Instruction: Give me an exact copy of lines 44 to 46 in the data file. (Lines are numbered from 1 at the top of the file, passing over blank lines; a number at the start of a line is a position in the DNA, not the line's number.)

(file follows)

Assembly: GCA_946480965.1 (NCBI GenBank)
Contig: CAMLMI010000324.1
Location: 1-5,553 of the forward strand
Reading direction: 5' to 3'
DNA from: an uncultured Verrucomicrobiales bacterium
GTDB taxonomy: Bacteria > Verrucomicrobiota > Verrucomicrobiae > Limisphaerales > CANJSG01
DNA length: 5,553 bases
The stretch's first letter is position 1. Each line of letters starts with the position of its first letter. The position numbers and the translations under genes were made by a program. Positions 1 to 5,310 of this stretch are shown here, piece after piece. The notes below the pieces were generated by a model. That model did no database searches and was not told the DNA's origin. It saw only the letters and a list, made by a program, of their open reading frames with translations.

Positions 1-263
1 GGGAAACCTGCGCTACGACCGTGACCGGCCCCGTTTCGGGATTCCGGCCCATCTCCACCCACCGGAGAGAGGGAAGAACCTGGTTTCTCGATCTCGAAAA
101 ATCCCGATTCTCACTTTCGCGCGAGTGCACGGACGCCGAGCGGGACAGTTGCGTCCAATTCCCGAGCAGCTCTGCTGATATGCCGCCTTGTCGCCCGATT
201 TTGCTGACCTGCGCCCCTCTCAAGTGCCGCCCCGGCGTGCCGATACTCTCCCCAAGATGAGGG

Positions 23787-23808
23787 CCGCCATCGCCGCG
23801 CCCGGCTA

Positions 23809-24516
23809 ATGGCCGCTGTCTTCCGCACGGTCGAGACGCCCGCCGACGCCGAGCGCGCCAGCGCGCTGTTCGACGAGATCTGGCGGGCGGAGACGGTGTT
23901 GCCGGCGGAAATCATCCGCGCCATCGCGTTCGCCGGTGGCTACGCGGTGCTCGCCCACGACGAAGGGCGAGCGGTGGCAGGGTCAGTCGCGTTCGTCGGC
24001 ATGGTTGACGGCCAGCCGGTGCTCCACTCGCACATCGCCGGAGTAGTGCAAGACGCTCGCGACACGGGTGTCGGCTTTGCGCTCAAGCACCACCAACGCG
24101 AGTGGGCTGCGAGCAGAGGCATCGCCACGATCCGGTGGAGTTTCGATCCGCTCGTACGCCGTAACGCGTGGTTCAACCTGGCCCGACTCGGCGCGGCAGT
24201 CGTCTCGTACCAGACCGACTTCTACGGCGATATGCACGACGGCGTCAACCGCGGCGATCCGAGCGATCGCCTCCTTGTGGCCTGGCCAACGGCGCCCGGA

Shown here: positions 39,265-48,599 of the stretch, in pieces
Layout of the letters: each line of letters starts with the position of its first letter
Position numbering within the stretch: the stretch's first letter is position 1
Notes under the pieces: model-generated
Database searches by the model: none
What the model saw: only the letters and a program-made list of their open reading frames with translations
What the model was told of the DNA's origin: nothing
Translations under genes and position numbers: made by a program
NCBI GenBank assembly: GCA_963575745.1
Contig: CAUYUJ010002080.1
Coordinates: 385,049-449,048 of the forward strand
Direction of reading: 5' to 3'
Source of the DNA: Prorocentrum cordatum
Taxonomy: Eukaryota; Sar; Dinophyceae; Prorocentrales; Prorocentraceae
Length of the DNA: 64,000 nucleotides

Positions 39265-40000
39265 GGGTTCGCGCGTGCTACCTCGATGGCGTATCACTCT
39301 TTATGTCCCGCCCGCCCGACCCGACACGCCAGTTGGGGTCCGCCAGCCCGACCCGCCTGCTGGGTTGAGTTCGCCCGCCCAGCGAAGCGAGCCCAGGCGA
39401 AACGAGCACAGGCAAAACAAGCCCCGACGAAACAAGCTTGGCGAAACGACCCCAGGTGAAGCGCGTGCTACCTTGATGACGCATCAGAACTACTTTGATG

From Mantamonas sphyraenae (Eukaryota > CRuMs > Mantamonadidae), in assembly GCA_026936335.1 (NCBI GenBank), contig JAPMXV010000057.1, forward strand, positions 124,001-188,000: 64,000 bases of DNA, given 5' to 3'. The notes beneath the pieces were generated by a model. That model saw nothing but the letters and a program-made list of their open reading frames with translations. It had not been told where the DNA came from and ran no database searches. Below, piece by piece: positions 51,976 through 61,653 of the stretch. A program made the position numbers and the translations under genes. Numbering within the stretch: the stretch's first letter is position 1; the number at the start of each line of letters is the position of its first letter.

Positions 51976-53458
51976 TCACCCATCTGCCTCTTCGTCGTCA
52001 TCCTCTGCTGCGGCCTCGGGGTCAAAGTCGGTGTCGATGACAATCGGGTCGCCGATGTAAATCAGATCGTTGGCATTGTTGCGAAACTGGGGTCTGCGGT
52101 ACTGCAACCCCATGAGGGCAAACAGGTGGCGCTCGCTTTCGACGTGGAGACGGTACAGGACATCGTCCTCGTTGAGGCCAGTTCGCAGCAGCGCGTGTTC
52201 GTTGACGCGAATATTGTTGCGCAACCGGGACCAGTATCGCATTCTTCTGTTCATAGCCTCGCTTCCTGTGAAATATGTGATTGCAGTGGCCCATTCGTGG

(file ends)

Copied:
52001 TCCTCTGCTGCGGCCTCGGGGTCAAAGTCGGTGTCGATGACAATCGGGTCGCCGATGTAAATCAGATCGTTGGCATTGTTGCGAAACTGGGGTCTGCGGT
52101 ACTGCAACCCCATGAGGGCAAACAGGTGGCGCTCGCTTTCGACGTGGAGACGGTACAGGACATCGTCCTCGTTGAGGCCAGTTCGCAGCAGCGCGTGTTC
52201 GTTGACGCGAATATTGTTGCGCAACCGGGACCAGTATCGCATTCTTCTGTTCATAGCCTCGCTTCCTGTGAAATATGTGATTGCAGTGGCCCATTCGTGG